We see that you have javascript disabled. Please enable javascript and refresh the page to continue reading local news. If you feel you have received this message in error, please contact the customer support team at 1-833-248-7801.

ADVERTISEMENT

ADVERTISEMENT

TRAFFICKING

Latest Headlines
On the Canadian border, agents look for footprints in snow or mud, a hole in a fence or a rock painted orange as a meeting point — anything that could hint at illegal crossings. Down south, agents pull giant tires behind trucks to smooth dirt roads so footprints are more easily noticed. "It's almost a game of cat and mouse — we change one thing, they change another," one agent said.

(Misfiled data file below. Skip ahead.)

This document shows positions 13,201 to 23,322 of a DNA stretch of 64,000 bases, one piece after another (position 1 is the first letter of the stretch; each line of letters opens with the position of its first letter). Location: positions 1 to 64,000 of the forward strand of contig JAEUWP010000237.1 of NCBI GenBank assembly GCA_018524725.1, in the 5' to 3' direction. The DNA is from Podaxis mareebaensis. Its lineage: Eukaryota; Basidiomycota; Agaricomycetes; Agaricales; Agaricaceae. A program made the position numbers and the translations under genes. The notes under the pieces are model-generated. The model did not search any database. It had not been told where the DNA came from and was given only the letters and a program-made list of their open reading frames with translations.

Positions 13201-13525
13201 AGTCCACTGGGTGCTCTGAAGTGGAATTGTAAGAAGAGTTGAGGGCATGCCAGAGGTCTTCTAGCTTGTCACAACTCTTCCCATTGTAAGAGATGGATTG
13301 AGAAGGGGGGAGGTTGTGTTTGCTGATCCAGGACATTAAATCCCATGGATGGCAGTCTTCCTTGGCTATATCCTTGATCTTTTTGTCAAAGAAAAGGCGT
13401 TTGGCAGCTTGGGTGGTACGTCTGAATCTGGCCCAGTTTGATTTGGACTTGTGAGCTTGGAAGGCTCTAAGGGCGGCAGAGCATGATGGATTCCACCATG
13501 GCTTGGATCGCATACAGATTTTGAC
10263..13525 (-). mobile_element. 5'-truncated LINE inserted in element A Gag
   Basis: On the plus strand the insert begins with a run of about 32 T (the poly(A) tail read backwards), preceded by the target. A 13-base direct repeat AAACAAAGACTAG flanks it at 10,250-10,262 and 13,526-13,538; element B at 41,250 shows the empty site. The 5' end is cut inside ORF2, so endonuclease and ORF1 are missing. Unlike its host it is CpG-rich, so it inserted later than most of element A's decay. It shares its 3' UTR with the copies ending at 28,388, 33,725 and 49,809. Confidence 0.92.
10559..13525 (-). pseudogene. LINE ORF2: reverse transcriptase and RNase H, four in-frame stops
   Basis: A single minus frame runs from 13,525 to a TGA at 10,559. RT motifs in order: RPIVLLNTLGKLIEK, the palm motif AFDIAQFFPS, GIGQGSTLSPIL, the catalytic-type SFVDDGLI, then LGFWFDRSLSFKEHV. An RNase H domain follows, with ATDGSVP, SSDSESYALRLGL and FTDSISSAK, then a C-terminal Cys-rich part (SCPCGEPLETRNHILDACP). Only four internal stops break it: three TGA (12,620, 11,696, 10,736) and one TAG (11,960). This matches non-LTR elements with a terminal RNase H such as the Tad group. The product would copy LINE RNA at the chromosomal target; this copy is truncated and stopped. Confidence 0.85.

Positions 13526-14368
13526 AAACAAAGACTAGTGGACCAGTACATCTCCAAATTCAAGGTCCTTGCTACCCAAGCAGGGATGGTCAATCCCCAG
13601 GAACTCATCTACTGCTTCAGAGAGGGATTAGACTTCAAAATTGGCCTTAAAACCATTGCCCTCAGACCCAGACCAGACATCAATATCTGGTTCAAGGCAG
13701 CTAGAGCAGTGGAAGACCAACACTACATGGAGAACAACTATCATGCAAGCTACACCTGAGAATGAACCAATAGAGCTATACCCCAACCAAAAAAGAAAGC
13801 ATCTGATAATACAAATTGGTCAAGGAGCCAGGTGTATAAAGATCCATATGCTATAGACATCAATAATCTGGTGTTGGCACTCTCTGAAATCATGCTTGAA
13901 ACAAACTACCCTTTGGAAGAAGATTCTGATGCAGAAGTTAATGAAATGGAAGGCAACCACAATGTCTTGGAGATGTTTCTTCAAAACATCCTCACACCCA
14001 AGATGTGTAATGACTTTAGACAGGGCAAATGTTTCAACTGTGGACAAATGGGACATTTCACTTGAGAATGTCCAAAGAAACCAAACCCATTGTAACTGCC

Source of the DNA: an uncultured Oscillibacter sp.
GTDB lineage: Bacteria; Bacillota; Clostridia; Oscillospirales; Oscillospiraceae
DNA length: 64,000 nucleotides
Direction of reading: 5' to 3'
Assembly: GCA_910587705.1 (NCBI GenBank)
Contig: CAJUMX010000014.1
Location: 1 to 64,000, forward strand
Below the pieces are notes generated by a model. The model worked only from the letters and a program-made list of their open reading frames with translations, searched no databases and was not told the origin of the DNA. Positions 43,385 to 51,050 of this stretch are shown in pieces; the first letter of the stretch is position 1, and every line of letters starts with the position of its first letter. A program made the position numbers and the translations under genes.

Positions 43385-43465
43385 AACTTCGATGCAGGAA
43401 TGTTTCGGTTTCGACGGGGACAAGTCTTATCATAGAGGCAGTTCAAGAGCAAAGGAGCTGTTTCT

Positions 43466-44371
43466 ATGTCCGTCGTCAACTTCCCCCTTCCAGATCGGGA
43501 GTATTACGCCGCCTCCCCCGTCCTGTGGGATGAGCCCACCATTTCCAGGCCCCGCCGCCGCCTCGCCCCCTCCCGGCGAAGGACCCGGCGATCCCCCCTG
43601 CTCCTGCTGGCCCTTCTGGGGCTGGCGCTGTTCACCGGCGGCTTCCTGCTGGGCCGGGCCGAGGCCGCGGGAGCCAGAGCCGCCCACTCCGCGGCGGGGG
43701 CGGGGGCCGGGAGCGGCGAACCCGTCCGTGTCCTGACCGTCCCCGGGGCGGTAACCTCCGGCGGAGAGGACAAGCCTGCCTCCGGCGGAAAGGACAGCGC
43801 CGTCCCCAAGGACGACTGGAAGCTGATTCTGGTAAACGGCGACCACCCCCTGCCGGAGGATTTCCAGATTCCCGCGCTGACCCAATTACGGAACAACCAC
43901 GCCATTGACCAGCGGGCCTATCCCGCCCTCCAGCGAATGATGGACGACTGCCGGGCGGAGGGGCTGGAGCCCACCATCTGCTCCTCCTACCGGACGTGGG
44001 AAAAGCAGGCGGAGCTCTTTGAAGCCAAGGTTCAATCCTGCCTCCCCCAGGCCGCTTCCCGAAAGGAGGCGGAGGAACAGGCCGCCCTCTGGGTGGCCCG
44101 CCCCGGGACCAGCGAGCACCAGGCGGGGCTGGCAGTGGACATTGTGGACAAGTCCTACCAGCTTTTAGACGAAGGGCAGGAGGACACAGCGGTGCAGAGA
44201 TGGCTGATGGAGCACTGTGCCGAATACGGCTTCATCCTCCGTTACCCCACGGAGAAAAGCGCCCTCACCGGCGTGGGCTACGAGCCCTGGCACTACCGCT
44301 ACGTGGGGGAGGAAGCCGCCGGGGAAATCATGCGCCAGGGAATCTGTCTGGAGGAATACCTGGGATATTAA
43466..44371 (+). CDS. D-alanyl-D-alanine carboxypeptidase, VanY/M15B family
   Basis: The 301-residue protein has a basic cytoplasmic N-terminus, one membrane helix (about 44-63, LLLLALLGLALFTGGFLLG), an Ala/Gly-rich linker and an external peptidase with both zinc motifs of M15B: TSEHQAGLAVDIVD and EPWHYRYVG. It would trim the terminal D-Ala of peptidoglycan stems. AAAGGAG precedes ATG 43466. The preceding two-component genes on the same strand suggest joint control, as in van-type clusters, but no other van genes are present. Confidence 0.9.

ADVERTISEMENT

ADVERTISEMENT

ADVERTISEMENT